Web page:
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4.6. Objective 6: Use Red Hat Package Manager (RPM)

The Red Hat Package Manager is among the most popular methods for the distribution of software for Linux and is installed by default on most distributions. It automatically handles many of the management details associated with interdependent software running on your system.

4.6.1. RPM Overview

RPM automates the installation and maintenance of software packages. Built into each package are program files, configuration files, documentation, and dependencies on other packages. Package files are manipulated using the rpm command, which maintains a database of all installed packages and their files. Information from new packages is added to this database, and the database is consulted on a file-by-file basis for dependencies when packages are removed, queried, and installed. As with Debian packages, RPM packages have four common elements:


An RPM package name is short and descriptive. If multiple words are used, they are separated by hyphens (not underscores, as you might expect). Typical names include binutils, caching-nameserver, cvs, gmc, kernel-source, and telnet.


Each package has a version. Most package versions are the same as that of the software they contain. The format of package versions varies from package to package, but most are numeric (major.minor.patchlevel).


The revision tag is simply a release number for the package. It has no significance except to determine if one package is newer than another when the version number does not change.


Packages containing binary (compiled) files are by their nature specific to a particular type of system. For PCs, the RPM architecture designation is i386, meaning the Intel 80386 and subsequent line of microprocessors and compatibles.

Packages optimized for later x86 CPUs will have an architecture tag appropriate for the specific CPU the code is compiled for, such as i586 for Intel Pentium (and compatible) processors, i686 for Intel Pentium Pro and later processors (Pentium II, Celeron, Pentium III, and Pentium 4), or athlon for AMD Athlon.

Other possible architecture tags include alpha, ia64, ppc, and sparc (for the Alpha, Itanium, PowerPC, and SPARC, respectively). Another arch tag, noarch, is used to indicate packages that can install on any architecture.

While the filename of an RPM package is not significant, Red Hat does have a standard naming scheme for its packages that most of the other RPM-based distributions also follow. It is constructed by tying these elements together in one long string.

4.6.2. Running rpm

The rpm command provides for the installation, removal, upgrade, verification, and other management of RPM packages. rpm has a bewildering array of options, including the traditional single-letter style (-i), and the double-dash full word style (--install). In most cases, both styles exist and are interchangeable.

Although configuring rpm may appear to be a bit daunting, its operation is simplified by being segmented into modes. rpm modes are enabled using one (and only one) of the mode options. Within a mode, additional mode-specific options become available to modify the behavior of rpm. The major modes of rpm and some of the most frequently used mode-specific options follow. For complete information on how to use and manage RPM packages, see the rpm manpage or the synopsis offered by rpm --help.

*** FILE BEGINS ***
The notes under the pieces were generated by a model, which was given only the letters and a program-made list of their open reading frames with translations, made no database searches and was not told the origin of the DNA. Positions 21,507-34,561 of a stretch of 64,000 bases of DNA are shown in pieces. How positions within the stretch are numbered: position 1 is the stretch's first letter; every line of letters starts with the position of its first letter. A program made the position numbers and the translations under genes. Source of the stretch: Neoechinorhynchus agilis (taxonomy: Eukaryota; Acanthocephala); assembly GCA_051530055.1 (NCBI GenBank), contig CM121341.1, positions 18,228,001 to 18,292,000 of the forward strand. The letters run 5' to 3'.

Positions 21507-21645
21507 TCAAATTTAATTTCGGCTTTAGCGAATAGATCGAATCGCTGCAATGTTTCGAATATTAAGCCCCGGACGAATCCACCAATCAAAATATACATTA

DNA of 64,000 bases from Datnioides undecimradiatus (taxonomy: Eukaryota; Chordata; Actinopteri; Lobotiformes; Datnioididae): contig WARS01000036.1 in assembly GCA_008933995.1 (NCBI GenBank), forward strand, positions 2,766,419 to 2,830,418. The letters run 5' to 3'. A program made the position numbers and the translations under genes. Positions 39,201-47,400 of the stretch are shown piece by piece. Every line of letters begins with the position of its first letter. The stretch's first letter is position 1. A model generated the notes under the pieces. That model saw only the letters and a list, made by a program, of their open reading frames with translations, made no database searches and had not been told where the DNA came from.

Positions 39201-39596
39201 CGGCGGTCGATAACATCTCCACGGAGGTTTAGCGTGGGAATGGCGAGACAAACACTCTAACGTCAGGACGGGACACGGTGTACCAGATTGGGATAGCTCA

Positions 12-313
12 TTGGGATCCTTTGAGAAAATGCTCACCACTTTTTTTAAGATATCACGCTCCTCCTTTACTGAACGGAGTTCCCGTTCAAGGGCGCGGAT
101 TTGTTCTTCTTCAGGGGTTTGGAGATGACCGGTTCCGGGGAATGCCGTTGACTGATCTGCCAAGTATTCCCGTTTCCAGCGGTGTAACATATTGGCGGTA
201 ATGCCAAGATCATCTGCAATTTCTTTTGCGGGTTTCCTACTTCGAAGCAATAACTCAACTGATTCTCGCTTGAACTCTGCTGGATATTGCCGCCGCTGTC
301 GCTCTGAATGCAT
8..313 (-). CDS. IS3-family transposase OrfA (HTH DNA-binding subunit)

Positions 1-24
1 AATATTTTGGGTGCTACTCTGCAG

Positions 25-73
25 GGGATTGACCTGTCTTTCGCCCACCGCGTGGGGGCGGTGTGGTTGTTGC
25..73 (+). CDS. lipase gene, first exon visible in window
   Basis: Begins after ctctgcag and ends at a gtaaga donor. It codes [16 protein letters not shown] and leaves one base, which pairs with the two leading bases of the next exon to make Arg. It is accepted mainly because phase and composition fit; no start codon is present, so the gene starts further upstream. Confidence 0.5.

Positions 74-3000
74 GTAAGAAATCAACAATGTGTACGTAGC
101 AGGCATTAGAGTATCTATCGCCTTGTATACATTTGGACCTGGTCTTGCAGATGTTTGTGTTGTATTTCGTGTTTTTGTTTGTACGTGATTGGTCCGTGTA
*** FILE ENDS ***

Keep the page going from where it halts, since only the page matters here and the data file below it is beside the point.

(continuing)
rpm -i  [options ]
(also rpm  --install)
rpm -U  [options ] (also rpm --upgrade)
rpm -e  [options ] (also rpm --uninstall)
rpm -q  [options ] (also rpm --query)
rpm -V  [options ] (also rpm --verify)

Install/upgrade mode

The install mode (rpm -i) is used to install new packages. A variant of install mode is the upgrade mode (rpm -U), where an installed package is upgraded to a more recent version. Another variant is the freshen mode (rpm -F), which only upgrades packages where an older version is already installed on the system. rpm's -F option has historically been of limited usefulness since it doesn't handle dependency changes at all. In other words, if a new version of a package requires that another package be installed, -F won't automatically install the new package, even if it is listed on the command line.

Frequently used install and upgrade options


Allows the replacement of existing packages and of files from previously installed packages; for upgrades, it allows the replacement of a newer package with an older one. (Literally, it is equivalent to setting all of the options --replacepkgs, --replacefiles, and --oldpackage. Use this option with caution.

-h (also --hash)

Prints a string of 50 hash marks (#) during installation as a progress indicator.


Allows you to install a package without checking for dependencies. This command should be avoided, since it makes the dependency database inconsistent.


Runs through all the motions except for actually writing files; it's useful to verify that a package will install correctly prior to making the attempt. Note that verbose and hash options cannot be used with --test, but -vv can.


Sets verbose mode. (Package names are displayed as the packages are being installed.)


Sets really verbose mode. The manpage describes this as "print lots of ugly debugging information."